A big difference

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Replaced all the saw blades in my shop this week, and I am a very happy woodworker.

I’ve spoken about this before, and you’d think that being aware of the issue would keep me from repeating it. It’s not that I don’t learn or have a good memory, because I do on both counts. It’s just that the issue happens so very slowly under most circumstances.

I’m talking about sharp blades. Some sharpness, or lack thereof, is very obvious: You notice quickly with chisels that they’re getting dull. You’ll also notice with machine blades if you’re doing huge runs of something in a short time. But with saw blades of the use-them-only-a-few-times-a-day type, the dullness happens so slowly that it’s virtually unnoticeable. It sometimes becomes apparent only when you find yourself leaning with all your weight on something to get it through the saw, when the sound of the machine straining is audible to neighbors, or the lovely aroma of burning wood accompanies every cutting task.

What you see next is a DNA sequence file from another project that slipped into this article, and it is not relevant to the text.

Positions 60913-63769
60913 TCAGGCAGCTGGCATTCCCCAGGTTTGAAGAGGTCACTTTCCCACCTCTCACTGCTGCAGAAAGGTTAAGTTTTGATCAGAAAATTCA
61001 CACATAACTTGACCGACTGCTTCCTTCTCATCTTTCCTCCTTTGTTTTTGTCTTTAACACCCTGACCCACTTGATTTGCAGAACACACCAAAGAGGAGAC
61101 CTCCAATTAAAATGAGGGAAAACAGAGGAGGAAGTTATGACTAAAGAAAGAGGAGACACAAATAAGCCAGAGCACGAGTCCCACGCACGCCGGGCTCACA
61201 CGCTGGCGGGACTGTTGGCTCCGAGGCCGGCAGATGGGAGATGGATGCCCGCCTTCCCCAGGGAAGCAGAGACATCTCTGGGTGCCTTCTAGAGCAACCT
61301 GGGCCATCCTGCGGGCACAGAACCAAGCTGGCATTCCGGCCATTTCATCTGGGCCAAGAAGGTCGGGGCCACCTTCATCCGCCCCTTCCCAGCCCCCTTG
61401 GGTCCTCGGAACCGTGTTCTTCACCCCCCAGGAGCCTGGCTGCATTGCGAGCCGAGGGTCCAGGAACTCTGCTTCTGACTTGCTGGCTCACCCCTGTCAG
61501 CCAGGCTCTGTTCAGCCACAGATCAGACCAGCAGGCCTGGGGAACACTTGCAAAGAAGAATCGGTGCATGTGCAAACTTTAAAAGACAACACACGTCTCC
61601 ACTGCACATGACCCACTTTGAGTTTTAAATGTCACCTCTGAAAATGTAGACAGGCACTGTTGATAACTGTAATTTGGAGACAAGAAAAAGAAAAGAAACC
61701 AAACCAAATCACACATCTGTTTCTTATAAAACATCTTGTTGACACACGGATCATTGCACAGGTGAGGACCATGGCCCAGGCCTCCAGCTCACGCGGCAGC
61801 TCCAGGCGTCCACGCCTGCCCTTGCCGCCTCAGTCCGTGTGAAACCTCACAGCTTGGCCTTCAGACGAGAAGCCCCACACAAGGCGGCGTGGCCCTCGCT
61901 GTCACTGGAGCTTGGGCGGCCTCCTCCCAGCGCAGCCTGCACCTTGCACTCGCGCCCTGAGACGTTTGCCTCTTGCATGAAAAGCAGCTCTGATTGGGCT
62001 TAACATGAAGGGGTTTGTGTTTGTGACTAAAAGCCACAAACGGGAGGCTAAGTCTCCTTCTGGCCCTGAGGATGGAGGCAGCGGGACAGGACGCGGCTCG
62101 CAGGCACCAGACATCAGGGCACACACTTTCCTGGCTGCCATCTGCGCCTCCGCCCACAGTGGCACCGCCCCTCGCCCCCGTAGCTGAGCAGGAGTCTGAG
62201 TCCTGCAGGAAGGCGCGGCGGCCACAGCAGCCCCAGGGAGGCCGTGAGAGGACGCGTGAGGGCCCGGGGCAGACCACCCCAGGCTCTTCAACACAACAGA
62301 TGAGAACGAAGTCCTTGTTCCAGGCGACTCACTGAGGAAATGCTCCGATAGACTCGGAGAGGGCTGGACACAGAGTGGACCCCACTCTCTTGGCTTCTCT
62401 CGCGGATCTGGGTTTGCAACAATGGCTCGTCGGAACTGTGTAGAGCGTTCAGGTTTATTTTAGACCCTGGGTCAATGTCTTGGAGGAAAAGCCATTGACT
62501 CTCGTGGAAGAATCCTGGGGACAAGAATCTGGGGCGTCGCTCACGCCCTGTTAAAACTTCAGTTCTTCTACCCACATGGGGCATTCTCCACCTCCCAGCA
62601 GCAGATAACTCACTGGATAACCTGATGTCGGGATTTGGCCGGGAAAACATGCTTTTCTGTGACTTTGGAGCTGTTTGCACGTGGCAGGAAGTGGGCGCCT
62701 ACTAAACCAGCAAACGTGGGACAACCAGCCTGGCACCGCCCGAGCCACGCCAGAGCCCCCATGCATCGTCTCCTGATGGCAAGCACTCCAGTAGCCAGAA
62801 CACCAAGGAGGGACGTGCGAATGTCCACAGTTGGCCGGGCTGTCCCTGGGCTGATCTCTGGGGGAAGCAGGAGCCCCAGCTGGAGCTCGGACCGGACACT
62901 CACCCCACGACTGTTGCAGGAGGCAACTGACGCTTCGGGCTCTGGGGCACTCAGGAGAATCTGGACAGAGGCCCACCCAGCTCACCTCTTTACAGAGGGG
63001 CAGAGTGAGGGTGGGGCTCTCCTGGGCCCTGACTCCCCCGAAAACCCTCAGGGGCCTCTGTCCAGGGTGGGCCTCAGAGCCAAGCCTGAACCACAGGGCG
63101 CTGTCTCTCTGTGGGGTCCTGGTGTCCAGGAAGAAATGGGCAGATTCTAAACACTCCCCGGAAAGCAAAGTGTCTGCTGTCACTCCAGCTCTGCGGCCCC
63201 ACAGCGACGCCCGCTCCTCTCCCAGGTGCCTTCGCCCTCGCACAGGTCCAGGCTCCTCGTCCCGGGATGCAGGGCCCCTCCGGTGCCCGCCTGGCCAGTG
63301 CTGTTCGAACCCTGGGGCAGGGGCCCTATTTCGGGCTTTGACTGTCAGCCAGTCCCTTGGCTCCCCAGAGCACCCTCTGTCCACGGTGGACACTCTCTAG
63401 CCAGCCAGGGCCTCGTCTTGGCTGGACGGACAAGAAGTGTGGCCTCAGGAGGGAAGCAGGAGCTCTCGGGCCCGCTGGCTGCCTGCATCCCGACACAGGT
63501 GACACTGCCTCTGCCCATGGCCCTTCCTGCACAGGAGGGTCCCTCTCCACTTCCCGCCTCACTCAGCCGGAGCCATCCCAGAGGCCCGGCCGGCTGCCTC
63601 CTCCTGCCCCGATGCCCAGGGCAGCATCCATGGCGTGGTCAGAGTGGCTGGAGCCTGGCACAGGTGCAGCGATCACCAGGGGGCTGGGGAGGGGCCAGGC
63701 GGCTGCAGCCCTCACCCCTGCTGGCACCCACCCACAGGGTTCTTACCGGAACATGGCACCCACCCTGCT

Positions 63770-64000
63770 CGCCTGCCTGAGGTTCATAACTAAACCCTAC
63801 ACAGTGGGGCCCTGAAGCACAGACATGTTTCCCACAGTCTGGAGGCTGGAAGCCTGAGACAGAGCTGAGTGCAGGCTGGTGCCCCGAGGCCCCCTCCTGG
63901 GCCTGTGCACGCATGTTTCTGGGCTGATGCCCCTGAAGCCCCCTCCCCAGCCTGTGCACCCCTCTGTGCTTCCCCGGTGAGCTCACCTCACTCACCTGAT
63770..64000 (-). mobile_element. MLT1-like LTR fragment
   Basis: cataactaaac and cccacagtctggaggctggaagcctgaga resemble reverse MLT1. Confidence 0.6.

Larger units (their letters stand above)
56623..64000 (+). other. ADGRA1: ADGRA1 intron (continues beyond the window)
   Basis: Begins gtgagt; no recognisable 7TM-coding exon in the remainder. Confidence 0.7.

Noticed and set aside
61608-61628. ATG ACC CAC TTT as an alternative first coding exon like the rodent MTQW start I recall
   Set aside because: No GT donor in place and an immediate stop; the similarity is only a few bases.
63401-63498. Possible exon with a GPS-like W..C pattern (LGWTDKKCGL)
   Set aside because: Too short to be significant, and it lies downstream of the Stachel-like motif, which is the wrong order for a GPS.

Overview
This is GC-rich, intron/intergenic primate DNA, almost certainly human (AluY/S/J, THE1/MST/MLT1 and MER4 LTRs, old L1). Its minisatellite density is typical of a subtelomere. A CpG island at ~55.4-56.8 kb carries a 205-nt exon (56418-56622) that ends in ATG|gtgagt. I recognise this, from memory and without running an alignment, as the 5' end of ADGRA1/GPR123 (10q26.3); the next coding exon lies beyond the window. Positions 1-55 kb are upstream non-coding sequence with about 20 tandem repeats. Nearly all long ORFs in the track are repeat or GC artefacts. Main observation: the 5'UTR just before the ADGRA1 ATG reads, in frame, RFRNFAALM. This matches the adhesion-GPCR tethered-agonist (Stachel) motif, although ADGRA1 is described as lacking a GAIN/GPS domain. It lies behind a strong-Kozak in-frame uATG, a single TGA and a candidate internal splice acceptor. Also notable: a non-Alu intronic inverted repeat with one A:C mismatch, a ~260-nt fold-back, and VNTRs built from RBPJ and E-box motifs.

The last time I talked about this I resolved to always have a fresh blade on hand for the band saw or table saw, and I actually acquired them. Trouble was, I never swapped them out when I should have. Again, it happens too slowly to notice.

I put a new blade on my band saw this morning, and the difference is incredible. And even though I hadn’t yet noticed my table saw bogging down on cuts, I changed that blade, too, with delightful results.

Always having that fresh blade ready to go is the first step. The harder second step is remembering to use them.

A.J.

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